Although he died in 2009, the value of the name and likeness of the “King of Pop” took center stage in a recent ruling by the U.S. Tax Court.
Michael Jackson died at the age of 50, but his estate and questions about his controversial lifestyle live on. A longtime celebrity fixture, the fortunes and fame of Mr. Jackson were fractured toward the end of his life. Charges involving child molestation persistently dogged him although he was acquitted in a high-profile trial. When he died of a drug overdose, he was attempting a comeback of sorts, a period of time referred to by U.S. Tax Court Judge Holmes in his brief as “The Unconsummated Comeback.”
As an aside, for fans or those curious about Michael Jackson, his career, and discography, the 270-page (with appendices) brief on the matter is a vivid walk through the twists and turns of the life of Mr. Jackson and the actions of his Estate following his death. Judge Holmes writes, “Jackson had outlived the peak of his popularity, but in the decades before his death he kept spending as if he had not...He went deeply into debt to keep his life as it had been. Those debts increased; the interest on them rose; bankruptcy was a foreseeable outcome.”
One of the primary issues before the Tax Court was the value of the name and likeness of Michael Jackson when he died. The estate of Michael Jackson placed a value of $2,105.00 (you read that right) on the Jackson brand name. The Internal Revenue Service (IRS) on the other hand, valued the Jackson brand at $161 million. There are a lot of zeros between $2,000 bucks and $160 million.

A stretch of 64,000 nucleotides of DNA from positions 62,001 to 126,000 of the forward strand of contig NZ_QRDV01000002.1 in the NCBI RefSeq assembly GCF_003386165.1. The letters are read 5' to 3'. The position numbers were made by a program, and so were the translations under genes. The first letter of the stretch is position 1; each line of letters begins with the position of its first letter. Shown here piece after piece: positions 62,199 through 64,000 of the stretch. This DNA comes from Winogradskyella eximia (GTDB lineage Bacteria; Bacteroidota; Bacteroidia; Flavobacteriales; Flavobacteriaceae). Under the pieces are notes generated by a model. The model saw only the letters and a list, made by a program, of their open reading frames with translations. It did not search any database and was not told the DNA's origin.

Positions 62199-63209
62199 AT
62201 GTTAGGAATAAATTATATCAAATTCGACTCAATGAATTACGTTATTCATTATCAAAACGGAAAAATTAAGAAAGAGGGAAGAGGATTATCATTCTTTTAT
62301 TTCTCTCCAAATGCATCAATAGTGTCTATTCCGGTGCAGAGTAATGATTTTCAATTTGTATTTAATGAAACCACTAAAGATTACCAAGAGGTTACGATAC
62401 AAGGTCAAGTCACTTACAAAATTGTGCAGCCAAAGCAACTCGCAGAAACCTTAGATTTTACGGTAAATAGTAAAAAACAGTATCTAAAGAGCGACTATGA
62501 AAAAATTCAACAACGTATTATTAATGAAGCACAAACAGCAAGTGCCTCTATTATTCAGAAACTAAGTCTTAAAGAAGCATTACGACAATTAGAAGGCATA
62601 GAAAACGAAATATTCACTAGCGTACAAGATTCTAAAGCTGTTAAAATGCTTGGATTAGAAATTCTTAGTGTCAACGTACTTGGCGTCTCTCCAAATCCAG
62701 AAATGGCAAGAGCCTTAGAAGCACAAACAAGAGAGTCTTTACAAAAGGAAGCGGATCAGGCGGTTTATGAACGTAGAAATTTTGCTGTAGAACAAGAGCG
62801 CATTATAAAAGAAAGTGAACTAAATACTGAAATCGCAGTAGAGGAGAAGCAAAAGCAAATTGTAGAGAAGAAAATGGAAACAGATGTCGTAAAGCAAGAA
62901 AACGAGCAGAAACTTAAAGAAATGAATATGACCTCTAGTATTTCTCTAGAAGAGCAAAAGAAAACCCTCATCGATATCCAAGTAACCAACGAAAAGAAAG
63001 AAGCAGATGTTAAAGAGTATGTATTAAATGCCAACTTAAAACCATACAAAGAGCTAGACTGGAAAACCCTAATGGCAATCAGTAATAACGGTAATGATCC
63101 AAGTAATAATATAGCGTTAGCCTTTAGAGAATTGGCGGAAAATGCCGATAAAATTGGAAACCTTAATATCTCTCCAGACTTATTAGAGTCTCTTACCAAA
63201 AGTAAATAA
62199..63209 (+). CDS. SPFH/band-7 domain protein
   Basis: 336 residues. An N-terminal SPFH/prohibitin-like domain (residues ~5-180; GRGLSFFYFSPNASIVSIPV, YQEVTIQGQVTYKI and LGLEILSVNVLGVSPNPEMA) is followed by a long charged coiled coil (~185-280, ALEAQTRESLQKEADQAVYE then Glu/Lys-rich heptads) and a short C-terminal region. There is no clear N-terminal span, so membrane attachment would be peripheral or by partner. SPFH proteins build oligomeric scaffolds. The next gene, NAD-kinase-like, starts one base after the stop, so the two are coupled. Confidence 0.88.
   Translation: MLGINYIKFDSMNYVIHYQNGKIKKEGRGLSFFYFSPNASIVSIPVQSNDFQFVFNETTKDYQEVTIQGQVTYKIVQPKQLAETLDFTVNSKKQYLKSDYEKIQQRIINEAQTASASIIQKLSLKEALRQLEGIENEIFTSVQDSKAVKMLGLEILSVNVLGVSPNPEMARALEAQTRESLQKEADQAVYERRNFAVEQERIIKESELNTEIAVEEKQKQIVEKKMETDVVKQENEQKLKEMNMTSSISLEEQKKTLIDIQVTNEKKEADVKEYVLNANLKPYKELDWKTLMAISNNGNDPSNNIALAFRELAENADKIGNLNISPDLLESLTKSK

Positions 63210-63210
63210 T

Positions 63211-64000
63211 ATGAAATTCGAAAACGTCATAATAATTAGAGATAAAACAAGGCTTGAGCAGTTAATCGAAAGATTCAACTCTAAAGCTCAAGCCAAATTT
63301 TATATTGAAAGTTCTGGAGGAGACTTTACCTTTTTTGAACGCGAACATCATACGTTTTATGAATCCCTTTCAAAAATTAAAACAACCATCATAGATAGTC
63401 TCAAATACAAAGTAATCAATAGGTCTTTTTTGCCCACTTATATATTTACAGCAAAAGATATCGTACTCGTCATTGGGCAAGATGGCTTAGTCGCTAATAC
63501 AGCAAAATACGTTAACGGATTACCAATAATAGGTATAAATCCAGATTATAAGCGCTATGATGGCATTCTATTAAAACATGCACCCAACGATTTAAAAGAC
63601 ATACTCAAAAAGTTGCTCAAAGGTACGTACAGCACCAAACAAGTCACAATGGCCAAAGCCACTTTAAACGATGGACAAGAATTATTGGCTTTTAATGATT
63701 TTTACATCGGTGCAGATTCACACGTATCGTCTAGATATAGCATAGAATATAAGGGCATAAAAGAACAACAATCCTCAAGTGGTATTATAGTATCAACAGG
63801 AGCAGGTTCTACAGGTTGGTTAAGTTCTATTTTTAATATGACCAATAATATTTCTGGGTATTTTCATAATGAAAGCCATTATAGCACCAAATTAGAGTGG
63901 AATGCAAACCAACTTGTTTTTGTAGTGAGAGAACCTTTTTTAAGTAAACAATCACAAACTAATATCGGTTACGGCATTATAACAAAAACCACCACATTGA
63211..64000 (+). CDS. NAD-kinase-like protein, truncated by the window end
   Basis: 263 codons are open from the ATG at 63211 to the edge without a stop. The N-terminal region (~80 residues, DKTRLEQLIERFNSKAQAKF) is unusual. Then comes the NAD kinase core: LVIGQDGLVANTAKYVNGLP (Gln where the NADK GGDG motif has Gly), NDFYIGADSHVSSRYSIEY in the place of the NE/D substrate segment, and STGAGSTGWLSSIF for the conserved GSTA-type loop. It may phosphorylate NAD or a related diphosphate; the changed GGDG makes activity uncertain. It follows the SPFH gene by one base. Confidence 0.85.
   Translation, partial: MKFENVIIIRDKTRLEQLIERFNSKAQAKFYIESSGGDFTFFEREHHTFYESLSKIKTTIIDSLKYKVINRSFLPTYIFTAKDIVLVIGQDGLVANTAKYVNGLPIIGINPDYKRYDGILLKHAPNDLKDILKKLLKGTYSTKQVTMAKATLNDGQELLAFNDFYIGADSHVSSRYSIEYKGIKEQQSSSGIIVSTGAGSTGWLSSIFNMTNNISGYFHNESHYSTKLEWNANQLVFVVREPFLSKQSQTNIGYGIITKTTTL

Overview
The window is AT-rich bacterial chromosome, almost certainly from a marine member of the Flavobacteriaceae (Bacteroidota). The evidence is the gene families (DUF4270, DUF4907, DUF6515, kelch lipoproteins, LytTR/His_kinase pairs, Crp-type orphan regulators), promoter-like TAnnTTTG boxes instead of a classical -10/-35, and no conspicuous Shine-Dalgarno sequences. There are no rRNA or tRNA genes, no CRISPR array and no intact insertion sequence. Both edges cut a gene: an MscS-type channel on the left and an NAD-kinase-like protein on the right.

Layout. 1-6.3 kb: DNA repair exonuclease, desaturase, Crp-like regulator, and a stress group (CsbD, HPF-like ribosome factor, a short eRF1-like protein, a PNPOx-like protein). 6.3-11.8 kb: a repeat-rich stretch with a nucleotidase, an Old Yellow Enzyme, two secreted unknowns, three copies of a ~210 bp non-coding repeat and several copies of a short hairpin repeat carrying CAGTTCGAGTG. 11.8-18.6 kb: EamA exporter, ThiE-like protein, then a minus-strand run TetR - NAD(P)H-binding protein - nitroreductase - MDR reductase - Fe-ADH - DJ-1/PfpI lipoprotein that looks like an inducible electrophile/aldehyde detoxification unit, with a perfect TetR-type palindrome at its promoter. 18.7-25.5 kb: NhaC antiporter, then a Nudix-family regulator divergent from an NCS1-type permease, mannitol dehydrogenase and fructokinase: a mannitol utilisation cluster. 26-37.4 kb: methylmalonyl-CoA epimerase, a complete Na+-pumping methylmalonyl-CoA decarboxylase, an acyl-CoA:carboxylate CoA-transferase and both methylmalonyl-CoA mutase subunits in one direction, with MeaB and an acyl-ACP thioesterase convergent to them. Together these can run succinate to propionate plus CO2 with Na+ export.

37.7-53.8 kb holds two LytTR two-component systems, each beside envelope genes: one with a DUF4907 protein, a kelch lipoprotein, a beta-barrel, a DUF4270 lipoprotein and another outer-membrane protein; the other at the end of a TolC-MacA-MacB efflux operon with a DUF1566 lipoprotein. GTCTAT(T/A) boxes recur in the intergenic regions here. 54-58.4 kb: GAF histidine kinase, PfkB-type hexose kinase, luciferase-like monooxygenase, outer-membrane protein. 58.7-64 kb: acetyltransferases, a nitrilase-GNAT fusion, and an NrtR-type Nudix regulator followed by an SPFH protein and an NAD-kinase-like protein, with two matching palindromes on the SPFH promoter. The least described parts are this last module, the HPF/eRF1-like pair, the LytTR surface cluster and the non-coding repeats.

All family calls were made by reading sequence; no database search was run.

The issue is an important one. The value of the likeness and name of Mr. Jackson bears heavily on the tax liability the estate could be expected to pay. According to The New York Times, the IRS reckoned the estate owes somewhere in the vicinity of $200 million based on its estimates of the valuation of Mr. Jackson’s brand.
The valuation expert retained by the IRS to testify at trial bootstrapped the IRS. Judge Holmes dedicated an entire section of the brief to detailing the credibility problems of Weston Anson, chairman of CONSOR Intellectual Asset Management. The Judge decisively detailed lies told under oath by Mr. Anson and it just goes downhill from there.
With regard to the $2,105 valuation provided by the estate, Judge Hawkins took issue with the valuation that roughly compared the commercial value of Mr. Jackson’s name with “the price of a heavily used 20-year-old Honda Civic.”
Ultimately, the Judge placed a value of $4.2 million on the name and likeness of Mr. Jackson. The estate was ecstatic with the ruling and the IRS has yet to be heard from.
Bottom line—whether you have real estate in gated enclaves around the world, or a nice home in the suburbs, take a look at your estate planning and asset valuation while you are still around to get the job done right. Too often the King of Pop got the wrong kind of publicity, and an expose’ from the U.S. Tax Court doesn’t help.
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